College football is as unique as sports come.
While the sport itself is the same, with 124 Division I teams participating, you get 124 fan bases with 124 sets of traditions. The schmorgesborg of tradition and atmospheres is what makes college football so special.
The Oklahoma Sooners get to experience a new atmosphere when they travel to take on West Virginia Saturday. It's a game players have been looking forward to since the Big 12 conference schedule was released earlier this year.
"I think we kind of always looked forward to this game because they are new in our conference," OU quarterback Landry Jones said. "I have never played these guys and I have never been to Morgantown or anything like that. I think everybody is really excited to go out there and play them."
The West Virginia administration has called for a "Gold Out" for Saturday's game against the Sooners, and many fans are calling it the biggest home game in West Virginia history (even though the Mountaineers played LSU at home last season).
To combat the excitement of the crowd, the Sooners know they have to start fast on both sides of the ball, particularly defense, since the Mountaineers boast a high-powered offense.
"Come out and make a statement, first series three and out," OU defensive tackle Casey Walker said. "You get that three and out and then it has to continue. We can't decline, we can't slack off or nothing like that. This has to be a perfect game and then the next two games after that have to be perfect games."
Players don't normally get to experience the many traditions a school has during football games, particularly those that go one during pregame.
"You're kind of too focused to ignore the crowd, ignore the scenery, and everything that's going on," Walker said.
That doesn't mean they wouldn't enjoy seeing how everything happens at each school.
"I would have loved to see Florida State," Walker admitted. "I think that's so cool how the horse comes out and the dude sticks the (spear) in the ground. To just enjoy it as a fan and watch it, I think that's pretty cool."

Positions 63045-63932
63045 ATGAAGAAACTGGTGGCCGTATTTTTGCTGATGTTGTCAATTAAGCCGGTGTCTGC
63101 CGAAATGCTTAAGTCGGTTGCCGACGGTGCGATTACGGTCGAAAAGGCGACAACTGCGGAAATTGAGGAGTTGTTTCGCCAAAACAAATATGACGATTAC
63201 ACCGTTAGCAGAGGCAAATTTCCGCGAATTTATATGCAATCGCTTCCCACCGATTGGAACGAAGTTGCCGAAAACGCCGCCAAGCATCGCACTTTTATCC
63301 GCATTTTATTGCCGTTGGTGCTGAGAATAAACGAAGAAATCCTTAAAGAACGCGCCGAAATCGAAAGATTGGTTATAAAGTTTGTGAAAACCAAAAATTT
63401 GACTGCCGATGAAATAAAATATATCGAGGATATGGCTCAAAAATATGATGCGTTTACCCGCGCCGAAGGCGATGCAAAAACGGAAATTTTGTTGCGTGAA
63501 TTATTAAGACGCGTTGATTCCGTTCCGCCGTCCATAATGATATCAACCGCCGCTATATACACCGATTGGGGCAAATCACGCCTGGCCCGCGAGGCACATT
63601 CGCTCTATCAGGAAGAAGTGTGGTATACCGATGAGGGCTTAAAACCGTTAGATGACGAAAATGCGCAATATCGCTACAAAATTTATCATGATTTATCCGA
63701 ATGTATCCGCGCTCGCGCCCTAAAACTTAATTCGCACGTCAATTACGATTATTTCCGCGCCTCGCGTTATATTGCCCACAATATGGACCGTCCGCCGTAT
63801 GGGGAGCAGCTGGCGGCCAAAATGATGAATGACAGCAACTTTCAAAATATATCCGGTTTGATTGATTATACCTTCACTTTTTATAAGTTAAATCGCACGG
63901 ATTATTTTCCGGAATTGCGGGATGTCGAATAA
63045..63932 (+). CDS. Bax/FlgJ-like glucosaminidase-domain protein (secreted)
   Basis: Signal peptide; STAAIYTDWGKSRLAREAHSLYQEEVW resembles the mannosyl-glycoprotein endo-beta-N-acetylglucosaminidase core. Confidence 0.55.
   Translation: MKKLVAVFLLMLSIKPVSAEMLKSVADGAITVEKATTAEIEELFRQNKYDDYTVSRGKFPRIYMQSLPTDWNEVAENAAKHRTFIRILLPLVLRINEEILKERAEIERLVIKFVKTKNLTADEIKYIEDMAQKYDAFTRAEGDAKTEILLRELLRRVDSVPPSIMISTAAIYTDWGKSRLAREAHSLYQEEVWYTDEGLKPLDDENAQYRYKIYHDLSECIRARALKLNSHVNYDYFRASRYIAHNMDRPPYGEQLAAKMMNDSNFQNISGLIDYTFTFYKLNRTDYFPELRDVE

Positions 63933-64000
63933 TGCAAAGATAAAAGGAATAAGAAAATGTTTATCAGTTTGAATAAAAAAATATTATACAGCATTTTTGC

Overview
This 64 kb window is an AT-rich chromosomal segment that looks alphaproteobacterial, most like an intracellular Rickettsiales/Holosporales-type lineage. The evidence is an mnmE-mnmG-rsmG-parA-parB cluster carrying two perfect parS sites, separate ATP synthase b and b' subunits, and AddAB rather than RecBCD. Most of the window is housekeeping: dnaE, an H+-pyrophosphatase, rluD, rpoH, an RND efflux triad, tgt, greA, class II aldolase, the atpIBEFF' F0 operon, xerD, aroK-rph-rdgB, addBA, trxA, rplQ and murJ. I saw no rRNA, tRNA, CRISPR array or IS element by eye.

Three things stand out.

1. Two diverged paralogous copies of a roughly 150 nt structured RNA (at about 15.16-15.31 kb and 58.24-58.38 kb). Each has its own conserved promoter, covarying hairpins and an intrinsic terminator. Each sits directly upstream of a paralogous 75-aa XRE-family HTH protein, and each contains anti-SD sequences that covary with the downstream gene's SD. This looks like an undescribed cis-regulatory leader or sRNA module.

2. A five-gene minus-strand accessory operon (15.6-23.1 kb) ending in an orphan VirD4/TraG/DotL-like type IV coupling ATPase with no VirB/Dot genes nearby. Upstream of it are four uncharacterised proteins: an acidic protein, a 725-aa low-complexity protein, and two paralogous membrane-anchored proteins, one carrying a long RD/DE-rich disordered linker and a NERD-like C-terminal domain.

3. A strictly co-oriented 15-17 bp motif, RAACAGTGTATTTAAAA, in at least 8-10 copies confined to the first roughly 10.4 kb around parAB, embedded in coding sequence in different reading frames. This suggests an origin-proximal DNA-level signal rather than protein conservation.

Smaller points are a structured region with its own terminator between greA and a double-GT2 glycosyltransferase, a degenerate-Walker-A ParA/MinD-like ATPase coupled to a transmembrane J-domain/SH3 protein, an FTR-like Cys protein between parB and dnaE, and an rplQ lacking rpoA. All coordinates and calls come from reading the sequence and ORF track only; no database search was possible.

The Sooners know what to expect from fans when they go to Lubbock or Stillwater, places they've been many times. However, besides understanding the West Virginia crowd will be fired up to face the Sooners, OU players aren't too sure what to expect from Mountaineer fans. Either way, OU safety Javon Harris said it's not a major challenge.
"When it all comes down to it, we all have to go out there and play," Harris said. "It's not going to matter once the clock starts ticking; it's about playing the game and executing what you've worked on all week in preparations.
"It's a little bit different just to be out there, knowing the crowd is going to be against you. It won't be too loud for us out there on defense though, because they'll be trying to help the offense out."
Oklahoma players may be making their first trip to West Virginia, but they've heard all the stories about its citizens. Fullback Trey Millard said he watched a documentary entitled, "The Wild and Wonderful Whites of West Virginia." It follows the White family, a legendary family in West Virginia, known for their wild criminal life.
"That's probably the craziest thing I've heard about them (West Virginia citizens)," Millard said. "That backwoods type of family."
Walker wasn't aware West Virginia students burned couches after wins.
"We're going to try not to let them burn a couch this Saturday," Walker said. "I think that's kind of funny and ironic. I've heard of bringing down the goal post or rushing the field, but burning a couch? If they've got the money to buy a couch every week then more power to them."
It's sure to be a crazy atmosphere in Morgantown when Oklahoma comes to town, and for the Sooners, it will all be a new experience. OU is hoping that new experience will be combined with the familiar feeling of winning.